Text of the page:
Dating to the late 1860’s, Baptiste Collette Bayou was a small canal that extended between the Mississippi River and the historic Breton Island Sound. In a series of storm-related events and USACE dredging authorizations beginning in the early 1900’s, a sub-delta that had developed covering as much as 20 square miles by 1959 had begun to deteriorate due to considerable subsidence and ponding. The inception of the channel occurred in 1968 from a Congressional Authority to enlarge the waterway. Work began with emergency dredging events in 1972 and 1973 to provide relief to barge traffic on the Gulf Intracoastal Waterway while the Inner Harbor Navigation Canal lock was closed. The first bird island was born of this emergency maintenance.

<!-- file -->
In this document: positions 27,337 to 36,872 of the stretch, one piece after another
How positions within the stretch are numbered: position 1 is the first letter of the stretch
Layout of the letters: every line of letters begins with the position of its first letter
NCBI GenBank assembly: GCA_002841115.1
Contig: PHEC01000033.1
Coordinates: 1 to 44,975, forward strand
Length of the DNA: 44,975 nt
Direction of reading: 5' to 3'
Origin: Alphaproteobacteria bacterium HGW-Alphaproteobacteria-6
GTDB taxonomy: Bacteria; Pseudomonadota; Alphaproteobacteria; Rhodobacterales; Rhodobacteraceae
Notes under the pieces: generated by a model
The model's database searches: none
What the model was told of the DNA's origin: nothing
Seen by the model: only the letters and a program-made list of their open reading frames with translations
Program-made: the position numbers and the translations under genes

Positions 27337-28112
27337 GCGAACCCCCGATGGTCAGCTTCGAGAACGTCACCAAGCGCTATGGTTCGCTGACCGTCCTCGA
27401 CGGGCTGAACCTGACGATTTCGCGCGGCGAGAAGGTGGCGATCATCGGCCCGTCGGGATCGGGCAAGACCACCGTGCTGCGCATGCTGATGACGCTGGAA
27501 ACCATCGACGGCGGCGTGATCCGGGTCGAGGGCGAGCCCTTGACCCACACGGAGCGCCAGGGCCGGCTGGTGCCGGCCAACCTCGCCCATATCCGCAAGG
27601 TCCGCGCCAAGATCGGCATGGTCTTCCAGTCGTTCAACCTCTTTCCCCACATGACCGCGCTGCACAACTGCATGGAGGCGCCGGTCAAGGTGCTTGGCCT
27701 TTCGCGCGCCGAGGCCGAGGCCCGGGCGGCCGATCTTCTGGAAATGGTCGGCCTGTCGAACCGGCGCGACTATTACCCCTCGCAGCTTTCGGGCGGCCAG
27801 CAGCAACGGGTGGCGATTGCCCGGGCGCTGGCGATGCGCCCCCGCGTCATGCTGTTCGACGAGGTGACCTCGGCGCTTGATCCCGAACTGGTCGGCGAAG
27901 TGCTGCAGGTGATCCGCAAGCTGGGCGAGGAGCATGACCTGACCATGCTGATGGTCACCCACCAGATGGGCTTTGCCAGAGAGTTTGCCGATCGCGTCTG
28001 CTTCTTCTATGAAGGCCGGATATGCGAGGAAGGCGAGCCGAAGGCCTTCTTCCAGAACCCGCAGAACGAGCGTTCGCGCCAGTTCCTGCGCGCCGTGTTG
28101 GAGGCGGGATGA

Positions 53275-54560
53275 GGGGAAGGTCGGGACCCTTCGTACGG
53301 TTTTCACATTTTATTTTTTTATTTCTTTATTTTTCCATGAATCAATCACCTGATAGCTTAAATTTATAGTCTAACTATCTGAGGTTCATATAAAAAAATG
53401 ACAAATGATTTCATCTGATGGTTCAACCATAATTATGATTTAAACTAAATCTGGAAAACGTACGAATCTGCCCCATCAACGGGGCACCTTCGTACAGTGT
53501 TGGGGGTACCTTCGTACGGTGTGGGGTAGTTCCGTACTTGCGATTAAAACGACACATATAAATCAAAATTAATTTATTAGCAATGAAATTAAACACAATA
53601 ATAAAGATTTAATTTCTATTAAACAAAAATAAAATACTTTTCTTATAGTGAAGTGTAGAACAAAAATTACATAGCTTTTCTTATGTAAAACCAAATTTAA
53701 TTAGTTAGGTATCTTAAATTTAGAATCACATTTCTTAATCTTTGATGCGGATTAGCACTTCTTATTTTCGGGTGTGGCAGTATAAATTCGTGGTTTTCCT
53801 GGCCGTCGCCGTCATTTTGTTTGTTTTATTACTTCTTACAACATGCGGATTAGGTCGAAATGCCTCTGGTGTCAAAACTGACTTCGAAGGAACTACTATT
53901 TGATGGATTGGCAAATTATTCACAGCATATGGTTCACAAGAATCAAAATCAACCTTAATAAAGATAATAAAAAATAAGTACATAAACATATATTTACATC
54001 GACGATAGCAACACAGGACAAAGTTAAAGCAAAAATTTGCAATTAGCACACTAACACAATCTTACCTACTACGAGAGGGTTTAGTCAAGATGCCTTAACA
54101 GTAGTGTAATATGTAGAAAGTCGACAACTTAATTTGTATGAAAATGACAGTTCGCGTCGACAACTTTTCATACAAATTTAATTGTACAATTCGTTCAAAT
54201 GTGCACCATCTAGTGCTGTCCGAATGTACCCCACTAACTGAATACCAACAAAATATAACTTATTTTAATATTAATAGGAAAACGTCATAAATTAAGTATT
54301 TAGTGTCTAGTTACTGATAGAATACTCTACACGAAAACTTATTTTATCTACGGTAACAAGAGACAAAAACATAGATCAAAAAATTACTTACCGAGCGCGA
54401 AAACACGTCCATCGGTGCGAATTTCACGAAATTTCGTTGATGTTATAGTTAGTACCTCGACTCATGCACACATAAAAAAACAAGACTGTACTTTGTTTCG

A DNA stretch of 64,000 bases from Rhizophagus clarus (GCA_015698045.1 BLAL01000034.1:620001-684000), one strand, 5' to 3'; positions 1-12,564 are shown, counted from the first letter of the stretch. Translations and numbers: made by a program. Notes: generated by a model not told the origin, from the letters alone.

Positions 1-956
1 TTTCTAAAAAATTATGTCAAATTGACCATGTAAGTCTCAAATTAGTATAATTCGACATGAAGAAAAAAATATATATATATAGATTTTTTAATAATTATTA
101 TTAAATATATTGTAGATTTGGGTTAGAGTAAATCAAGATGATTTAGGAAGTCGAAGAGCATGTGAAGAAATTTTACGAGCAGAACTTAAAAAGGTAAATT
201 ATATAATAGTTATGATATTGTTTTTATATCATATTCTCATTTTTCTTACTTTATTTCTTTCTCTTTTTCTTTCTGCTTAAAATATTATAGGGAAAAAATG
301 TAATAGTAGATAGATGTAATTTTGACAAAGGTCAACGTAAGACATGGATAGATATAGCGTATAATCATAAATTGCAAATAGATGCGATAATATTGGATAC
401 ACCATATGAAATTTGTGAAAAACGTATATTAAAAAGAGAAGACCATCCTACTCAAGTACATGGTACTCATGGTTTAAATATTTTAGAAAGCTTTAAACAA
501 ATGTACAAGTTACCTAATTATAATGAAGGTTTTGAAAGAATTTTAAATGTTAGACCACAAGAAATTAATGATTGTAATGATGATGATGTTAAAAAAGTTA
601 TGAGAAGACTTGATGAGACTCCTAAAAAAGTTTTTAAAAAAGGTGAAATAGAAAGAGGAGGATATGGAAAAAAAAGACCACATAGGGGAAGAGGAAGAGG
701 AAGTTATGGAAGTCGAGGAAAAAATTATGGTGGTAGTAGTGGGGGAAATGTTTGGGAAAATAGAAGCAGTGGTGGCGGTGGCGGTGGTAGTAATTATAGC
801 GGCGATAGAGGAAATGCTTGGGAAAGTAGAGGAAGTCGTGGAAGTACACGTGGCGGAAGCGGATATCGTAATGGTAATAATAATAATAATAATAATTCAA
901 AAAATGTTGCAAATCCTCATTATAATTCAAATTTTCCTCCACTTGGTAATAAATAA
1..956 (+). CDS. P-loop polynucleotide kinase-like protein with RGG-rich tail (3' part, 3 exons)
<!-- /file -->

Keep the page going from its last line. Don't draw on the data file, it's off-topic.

Construction of the bird islands began in 1978 when the New Orleans District (CEMVN) began to regularly maintain Baptiste Collette (Figure 1). They focused their efforts on creating island habitat that could serve as nesting habitat for a wide variety of shorebirds. Yet the Baptiste Collette Bird Islands created by the beneficial use of dredged sediment are subject to storms and wave energy from the open Gulf of Mexico. The aerial image below shows the bayou as it existed in 1978 soon after beneficial use activities began in 1977. Sediment placement to create habitat on the west side of the jetty channel began in 1988.